Guest Author: Aidan Casey, Solutions architect,
Last week marked the end of the MYOB
Neo4J coding competition. This was an internal competition for the
development team in the Accountants Division of MYOB, to develop a
customer relationship system for accountants using node.js and
Neo4J. MYOB is one of the largest ISV in Australia and the team in
the Accountants Division are focused on developing line of business
applications for accounting practices.
A coding competition with a
I wanted to have a level playing field
for the competition so what better to throw at a bunch of Microsoft
developers than a Neo4J, Node.js and Heroku challenge!
The competition ran for 8 weeks and the challenge was to build an
online CRM system that ingested a bunch of text files that
represented data from a typical accounting practice. The business
domain was very familiar to the team but the technologies were all
To add another twist, points were
awarded to the people within the team that made the biggest community
contributions over the 8 weeks (MYOB ‘brown bag’ webinar
sessions, yammer discussion threads and gists on GitHub). I wanted
this to be a very open open-source competition!
When you dig deeper and analyse the
data that an accounting practice uses it’s all based around
relationships – an accounting practice has employees,
employees manage a bunch of clients, and these clients are
often related (husband and wife, family trust etc). The competition
gave the team a chance to dip their toes into the world graph
databases and to see how naturally we could work with the data
And the winner is... Safwan Kamarrudin!
I’m pleased to announce that Safwan
Kamarrudin is the winner and proud owner of a new iPad! Safwan’s
solution entitled “Smörgåsbord” pulled together some really
cool node.js modules including the awesome node-neo4j, socket.io and
async. Safwan made a massive contribution to the competition
community through the use of yammer posts, publishing GitHub Gists
and by running brownbag sessions here in the office.
Accountants Division program manager
Graham Edmeads presenting Safwan with his prize!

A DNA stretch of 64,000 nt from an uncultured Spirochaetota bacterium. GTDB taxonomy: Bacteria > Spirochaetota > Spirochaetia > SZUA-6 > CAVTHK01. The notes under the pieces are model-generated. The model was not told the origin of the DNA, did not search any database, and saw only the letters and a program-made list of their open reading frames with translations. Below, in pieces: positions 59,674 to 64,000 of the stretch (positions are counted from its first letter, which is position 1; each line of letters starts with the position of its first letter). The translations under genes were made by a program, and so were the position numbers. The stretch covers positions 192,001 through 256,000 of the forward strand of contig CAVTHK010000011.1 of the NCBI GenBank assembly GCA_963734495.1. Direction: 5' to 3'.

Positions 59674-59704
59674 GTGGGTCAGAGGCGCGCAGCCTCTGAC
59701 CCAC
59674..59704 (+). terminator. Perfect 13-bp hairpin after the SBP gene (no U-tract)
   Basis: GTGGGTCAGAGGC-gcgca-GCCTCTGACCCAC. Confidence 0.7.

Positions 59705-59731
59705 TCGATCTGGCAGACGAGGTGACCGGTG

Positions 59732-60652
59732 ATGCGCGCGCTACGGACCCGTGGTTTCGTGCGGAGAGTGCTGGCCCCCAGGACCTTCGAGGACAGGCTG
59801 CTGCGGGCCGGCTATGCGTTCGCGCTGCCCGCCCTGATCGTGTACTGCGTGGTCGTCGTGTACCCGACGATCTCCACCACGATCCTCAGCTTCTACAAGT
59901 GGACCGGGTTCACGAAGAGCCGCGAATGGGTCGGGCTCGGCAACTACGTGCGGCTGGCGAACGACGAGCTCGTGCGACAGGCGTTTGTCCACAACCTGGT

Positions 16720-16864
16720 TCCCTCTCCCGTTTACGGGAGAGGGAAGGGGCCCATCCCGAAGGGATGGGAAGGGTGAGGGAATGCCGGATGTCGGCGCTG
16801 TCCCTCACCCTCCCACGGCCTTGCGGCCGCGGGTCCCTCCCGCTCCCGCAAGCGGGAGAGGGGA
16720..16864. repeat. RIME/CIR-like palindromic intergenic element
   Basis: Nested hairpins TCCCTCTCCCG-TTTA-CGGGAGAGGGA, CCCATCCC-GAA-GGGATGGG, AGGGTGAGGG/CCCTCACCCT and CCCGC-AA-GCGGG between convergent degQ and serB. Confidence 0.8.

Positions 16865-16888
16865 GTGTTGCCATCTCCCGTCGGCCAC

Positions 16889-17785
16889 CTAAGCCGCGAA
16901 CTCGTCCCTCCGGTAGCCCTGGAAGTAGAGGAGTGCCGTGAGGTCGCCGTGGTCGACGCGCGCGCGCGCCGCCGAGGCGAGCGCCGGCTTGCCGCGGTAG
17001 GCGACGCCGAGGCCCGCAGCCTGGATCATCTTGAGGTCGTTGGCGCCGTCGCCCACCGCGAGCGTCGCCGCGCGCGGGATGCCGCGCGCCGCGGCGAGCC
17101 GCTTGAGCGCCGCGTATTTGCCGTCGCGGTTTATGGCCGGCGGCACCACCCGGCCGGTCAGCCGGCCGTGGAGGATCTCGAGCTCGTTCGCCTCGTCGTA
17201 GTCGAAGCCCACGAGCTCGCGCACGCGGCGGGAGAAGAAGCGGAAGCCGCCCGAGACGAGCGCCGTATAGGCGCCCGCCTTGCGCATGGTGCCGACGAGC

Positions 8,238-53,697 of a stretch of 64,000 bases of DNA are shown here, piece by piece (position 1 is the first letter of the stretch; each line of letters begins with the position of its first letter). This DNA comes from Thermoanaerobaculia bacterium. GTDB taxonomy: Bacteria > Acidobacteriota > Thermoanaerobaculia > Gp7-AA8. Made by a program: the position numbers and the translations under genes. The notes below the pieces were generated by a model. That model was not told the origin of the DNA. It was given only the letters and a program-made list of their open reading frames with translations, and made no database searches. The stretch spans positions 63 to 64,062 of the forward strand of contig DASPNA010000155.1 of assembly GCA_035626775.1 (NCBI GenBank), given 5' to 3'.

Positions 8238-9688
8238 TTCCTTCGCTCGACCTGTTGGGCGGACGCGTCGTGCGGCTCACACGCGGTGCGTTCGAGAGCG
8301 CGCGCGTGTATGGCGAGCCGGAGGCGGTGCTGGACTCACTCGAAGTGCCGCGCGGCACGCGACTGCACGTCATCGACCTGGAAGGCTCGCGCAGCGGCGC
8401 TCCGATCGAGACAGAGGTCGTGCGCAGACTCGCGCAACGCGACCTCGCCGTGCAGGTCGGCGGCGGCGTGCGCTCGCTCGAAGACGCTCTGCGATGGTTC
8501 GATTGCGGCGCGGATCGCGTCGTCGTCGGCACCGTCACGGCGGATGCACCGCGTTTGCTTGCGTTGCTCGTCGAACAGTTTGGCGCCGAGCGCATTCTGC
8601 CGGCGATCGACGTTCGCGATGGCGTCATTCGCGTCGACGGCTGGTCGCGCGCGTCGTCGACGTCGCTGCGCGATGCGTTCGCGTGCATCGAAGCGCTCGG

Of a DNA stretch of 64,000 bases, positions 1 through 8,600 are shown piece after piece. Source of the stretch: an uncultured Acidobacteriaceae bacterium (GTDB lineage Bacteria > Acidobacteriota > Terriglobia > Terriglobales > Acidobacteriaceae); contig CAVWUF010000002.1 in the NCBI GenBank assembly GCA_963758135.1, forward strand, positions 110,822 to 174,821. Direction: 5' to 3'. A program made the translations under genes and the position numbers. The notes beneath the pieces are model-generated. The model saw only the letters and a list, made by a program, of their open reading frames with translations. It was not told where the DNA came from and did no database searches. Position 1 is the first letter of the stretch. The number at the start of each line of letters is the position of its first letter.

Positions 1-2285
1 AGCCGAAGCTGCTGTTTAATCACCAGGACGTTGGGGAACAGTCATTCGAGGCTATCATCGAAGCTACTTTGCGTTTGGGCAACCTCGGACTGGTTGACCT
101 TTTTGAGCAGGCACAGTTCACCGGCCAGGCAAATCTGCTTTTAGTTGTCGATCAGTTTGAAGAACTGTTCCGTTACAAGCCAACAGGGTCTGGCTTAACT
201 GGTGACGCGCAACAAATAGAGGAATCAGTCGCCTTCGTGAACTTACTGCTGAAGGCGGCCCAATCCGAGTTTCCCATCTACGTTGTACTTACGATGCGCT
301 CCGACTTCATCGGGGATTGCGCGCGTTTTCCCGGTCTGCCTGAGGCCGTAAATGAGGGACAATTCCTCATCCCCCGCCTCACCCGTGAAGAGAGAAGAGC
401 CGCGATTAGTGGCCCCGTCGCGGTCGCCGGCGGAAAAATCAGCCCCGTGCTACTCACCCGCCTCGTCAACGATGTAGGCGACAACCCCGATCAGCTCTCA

An interview with the winner!
Qn – So where did you come up with
the name “Smörgåsbord”, are you a big fan of cold meat and
I chose the name because the
competition asked contestants to use a smorgasbord of technologies.
Plus, I thought it would be cool to have umlauts in the name.
Qn – Where can we find your
solution on GitHub?
Qn – Complete this sentence –
Neo4J is completely awesome because …
Data is becoming more
inter-connected and social nowadays. While “relational” databases
can be used to build such systems, they are definitely not the right
tool for the job due to their one-size-fits-all nature (despite the
name, relational databases are anything but relational). Modelling
inter-connected data requires a database that is by nature relational
and schema-free, not to mention scalable! And in the land of graph
databases, in my opinion there is no database technology that even
comes close to Neo4J in terms of its features, community and
Qn – What in your opinion is the
biggest challenge to wrapping your head around Graph database
For someone who is more used to
relational databases, the differences between nodes and tables need
some getting used to. In a graph database, all nodes are essentially
different and independent of each other. They just happen to belong
to some indices or are related to other nodes.
This also relates to the fact that
nodes of a similar type may not have a fixed schema, which can be
good or bad depending on how you look at it.
Another subject that I had to
grapple with was whether it makes sense to denormalize data in Neo4J.
In a NoSQL database, normalization has no meaning per se. In some
cases, data normalization even negates the benefits of NoSQL.
Specifically, many NoSQL databases don't have the concept of joins,
so normalizing data entails having to make multiple round trips to
the database from the application tier or resorting to some sort of
map-reduce routine, which is inefficient and over engineered.
Moreover, normalization assumes that there's a common schema shared
between different types of entities, and having a fixed schema is
antithetical to NoSQL.
Finally a word of thanks!
I’d like to say a huge thanks to Jim
Webber, Chief Scientist at Neo Technologies for helping me launch the
coding competition. Jim was struck down with chicken pox just hours
before the competition was launched but he still managed to join me
online to launch it and take the team through the infamous Dr Who use
case. You are a legend Jim, many thanks!